The artificial intelligence (AI) market is set to grow from a value of more than $7.3bn in 2018 to almost $90bn by 2025 according to Statista, a trend that will impact virtually every aspect of business globally.
Insurance is one industry where AI's applications are virtually limitless, as neural processing has the ability to predict scenarios much more efficiently and reliably than people can, in addition to its capabilities in streamlining and revolutionizing many other processes.
"Insurance executives must understand the factors that will contribute to this change and how AI will reshape claims, distribution, and underwriting and pricing," McKinsey commented. "With this understanding, they can start to build the skills and talent, embrace the emerging technologies, and create the culture and perspective needed to be successful players in the insurance industry of the future".
With this in mind, Innovation Enterprise sat down with Cesar Koirala, director of talent analytics at Liberty Mutual Insurance, the fourth-largest property and casualty insurer in the US, to talk about the insurance industry today and in the future, especially focusing on the impact of AI.
Innovation Enterprise (IE): What innovations have most significantly disrupted data and analytics in insurance over the past two years?
Cesar Koirala (CK): I would say that machine learning, natural language processing (NLP) and the Internet of Things (IoT) have all substantially impacted analytics in insurance. That should not be a surprise because this has been a trend in other industries as well.
IE: How will rise of AI change your industry over the coming years?
CK: Artificial intelligence (AI) is a pretty loaded term and different people seem to use it to mean different things.
To avoid confusion, I will assume that AI is the state where machines are performing our tasks in efficient and human-like ways, where by chatbots are indistinguishable from real customer representatives; driverless cars make lawful, ethical decisions when needed; and machine-recommended movies and restaurants authentically match your liking. I believe we are headed in that direction using machine learning, NLP, IoT and other technologies such as computer vision and robotics.
We are incrementally achieving more automation and more personalization in everything. So, our customers, our employees and society as a whole have gotten used to such automation and personalization. This phenomenon is setting the tone for the products and services in the industry in the form of IoT-enabled, personalized insurance policies, faster claims settlements powered by machine learning and, in my case, personalized and prompt HR tools and services.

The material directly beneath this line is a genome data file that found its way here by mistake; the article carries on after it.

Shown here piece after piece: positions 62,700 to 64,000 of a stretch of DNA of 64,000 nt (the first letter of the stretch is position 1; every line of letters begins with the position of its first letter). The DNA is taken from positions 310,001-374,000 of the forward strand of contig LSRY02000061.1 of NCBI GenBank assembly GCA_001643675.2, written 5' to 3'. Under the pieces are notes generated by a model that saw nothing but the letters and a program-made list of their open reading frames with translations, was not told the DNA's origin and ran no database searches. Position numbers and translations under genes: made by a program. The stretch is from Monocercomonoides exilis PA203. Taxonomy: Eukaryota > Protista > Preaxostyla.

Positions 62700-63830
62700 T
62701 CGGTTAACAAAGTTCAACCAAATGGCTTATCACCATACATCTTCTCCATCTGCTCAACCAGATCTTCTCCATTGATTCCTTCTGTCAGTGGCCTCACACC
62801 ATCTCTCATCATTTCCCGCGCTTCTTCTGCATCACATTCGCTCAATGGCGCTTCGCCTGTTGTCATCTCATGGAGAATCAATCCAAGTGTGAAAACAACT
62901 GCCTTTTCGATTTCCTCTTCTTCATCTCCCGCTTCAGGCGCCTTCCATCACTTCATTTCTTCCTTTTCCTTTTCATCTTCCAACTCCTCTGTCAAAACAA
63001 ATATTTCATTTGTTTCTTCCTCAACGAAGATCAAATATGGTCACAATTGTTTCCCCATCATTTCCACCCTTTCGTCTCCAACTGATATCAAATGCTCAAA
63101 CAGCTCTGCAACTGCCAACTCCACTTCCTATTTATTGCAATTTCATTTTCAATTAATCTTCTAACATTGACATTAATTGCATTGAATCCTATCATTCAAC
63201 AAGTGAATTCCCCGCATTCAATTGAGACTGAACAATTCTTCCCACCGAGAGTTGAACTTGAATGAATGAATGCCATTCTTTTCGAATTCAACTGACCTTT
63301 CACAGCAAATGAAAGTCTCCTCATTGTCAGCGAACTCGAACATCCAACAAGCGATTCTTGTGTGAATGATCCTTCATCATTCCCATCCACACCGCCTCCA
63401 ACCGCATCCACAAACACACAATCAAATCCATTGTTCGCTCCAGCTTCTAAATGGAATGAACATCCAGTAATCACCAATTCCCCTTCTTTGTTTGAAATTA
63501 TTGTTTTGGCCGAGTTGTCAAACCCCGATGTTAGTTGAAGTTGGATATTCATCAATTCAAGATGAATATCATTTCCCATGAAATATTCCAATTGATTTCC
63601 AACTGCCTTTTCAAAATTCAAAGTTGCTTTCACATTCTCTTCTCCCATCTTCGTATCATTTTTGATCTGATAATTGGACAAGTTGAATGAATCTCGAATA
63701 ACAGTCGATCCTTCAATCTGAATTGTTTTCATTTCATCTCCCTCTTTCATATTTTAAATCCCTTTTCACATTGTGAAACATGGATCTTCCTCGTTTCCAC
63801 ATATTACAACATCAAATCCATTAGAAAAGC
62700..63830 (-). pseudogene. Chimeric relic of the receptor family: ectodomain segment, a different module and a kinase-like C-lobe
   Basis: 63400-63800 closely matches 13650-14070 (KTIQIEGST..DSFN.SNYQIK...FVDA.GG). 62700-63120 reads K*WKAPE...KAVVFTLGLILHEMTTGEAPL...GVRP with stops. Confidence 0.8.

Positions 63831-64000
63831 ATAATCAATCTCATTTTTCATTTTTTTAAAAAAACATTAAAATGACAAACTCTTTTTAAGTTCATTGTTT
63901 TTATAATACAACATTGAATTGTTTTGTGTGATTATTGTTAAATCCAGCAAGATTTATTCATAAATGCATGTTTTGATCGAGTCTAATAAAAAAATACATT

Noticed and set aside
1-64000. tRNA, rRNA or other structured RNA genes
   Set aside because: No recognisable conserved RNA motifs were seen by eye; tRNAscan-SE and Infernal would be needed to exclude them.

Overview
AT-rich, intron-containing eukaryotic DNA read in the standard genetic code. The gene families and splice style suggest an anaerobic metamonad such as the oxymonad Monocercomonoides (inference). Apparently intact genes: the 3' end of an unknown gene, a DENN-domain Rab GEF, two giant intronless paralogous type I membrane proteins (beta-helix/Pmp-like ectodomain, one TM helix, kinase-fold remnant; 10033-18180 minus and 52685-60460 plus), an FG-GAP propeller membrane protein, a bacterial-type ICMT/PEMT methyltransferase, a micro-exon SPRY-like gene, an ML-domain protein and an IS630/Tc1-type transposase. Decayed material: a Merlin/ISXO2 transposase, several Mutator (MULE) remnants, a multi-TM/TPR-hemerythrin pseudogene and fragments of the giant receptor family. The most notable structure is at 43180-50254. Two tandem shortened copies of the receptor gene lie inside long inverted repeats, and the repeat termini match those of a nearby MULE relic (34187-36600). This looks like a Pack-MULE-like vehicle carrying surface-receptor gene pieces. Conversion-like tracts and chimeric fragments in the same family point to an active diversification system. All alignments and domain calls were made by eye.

IE: How about your role? How do you see the rise of AI impacting it?
CK: I have two major observations there.
The first one relates to the change in knowledge expectations that the business has for data science managers like me. We are not only expected to champion business context and value, but also to understand the nuances of emerging technologies and advanced algorithms. This is crucial for identifying and removing the disconnect between business and data science teams.
The second change relates to the shift in responsibilities. Automation resulting from technological advancements is freeing up our time from mundane repetitive tasks allowing us to focus on strategic projects and meaningful human interactions.
IE: Will machine learning have the capacity to make smarter people decisions, or will there always be need for ‘human’ in human resources?
CK: There is no doubt that machine learning has presented HR with a wonderful opportunity to go beyond descriptive analytics and reporting.
Machine learning and other advanced technologies are already being leveraged in several HR functional areas such as: improving recruitment processes; measuring employee engagement; reducing employee turnover; personalizing learning; and development etc.
However, we should always exercise caution while operationalizing machine learning results. As of now, machine learning algorithms generate insights based on the data that we feed them. This means they are only as good as the data they rely on, and it is possible for that data to be incomplete, inconsistent and biased resulting in flawed insights. So, for ethical and legal reasons, I would say there should always be "human" in human resources, examining the validating the insights generated by machine learning models.